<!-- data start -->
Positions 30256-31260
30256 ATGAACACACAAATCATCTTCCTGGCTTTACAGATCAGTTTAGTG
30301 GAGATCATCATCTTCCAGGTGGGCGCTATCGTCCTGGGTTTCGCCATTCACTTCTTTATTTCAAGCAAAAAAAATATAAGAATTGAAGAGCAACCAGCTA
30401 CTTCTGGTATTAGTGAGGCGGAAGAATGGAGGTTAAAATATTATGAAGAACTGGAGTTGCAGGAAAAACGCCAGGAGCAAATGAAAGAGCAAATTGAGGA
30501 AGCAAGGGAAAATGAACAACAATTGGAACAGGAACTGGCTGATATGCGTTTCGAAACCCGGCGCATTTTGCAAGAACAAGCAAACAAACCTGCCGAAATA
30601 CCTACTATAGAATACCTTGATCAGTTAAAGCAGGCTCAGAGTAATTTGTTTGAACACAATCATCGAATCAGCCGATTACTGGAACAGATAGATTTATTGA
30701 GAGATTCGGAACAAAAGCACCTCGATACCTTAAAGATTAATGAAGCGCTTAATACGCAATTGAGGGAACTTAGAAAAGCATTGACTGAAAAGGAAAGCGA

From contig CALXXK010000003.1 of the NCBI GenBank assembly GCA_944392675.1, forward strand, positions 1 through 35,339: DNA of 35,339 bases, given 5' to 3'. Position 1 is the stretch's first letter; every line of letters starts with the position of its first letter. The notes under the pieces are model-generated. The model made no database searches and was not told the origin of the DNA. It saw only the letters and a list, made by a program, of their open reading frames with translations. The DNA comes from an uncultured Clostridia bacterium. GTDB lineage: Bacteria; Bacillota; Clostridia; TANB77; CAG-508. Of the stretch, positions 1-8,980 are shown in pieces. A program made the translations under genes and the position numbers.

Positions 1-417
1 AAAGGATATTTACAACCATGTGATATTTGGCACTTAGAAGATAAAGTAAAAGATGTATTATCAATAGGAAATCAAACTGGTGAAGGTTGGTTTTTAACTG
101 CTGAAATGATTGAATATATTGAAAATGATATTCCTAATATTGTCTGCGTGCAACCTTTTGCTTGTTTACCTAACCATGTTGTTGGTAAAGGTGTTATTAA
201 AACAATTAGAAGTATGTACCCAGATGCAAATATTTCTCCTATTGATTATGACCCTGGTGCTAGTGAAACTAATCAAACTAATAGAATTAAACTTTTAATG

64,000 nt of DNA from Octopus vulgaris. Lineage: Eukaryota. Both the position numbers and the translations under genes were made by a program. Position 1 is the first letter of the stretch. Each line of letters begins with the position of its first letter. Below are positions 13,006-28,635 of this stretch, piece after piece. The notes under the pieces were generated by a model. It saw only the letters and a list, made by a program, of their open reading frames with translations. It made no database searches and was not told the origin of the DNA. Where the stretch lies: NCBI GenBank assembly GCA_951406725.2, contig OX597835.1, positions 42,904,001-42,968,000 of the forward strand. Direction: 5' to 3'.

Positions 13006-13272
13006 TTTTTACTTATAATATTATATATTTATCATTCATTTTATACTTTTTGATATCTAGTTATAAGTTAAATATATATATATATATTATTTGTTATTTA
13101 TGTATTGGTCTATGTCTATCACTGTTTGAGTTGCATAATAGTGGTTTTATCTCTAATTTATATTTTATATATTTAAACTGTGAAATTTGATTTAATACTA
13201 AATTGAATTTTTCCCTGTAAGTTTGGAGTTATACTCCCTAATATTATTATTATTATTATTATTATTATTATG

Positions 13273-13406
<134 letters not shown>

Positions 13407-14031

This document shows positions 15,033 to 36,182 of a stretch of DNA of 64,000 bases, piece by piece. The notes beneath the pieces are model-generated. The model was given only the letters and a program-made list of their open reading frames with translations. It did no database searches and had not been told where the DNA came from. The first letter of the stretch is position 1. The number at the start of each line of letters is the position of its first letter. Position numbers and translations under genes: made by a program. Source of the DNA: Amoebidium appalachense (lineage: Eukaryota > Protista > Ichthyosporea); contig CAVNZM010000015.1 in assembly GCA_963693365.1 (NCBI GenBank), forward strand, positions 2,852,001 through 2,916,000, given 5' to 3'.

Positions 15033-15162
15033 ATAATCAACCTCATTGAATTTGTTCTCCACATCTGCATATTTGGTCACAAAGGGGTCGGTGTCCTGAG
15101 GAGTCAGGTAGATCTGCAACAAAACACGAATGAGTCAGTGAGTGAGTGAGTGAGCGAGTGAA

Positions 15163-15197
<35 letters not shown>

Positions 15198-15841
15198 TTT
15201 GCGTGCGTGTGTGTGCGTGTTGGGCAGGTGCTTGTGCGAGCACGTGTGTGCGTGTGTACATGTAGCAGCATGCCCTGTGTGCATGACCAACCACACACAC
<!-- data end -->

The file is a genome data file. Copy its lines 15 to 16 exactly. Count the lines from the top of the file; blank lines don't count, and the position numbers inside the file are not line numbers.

13006 TTTTTACTTATAATATTATATATTTATCATTCATTTTATACTTTTTGATATCTAGTTATAAGTTAAATATATATATATATATTATTTGTTATTTA
13101 TGTATTGGTCTATGTCTATCACTGTTTGAGTTGCATAATAGTGGTTTTATCTCTAATTTATATTTTATATATTTAAACTGTGAAATTTGATTTAATACTA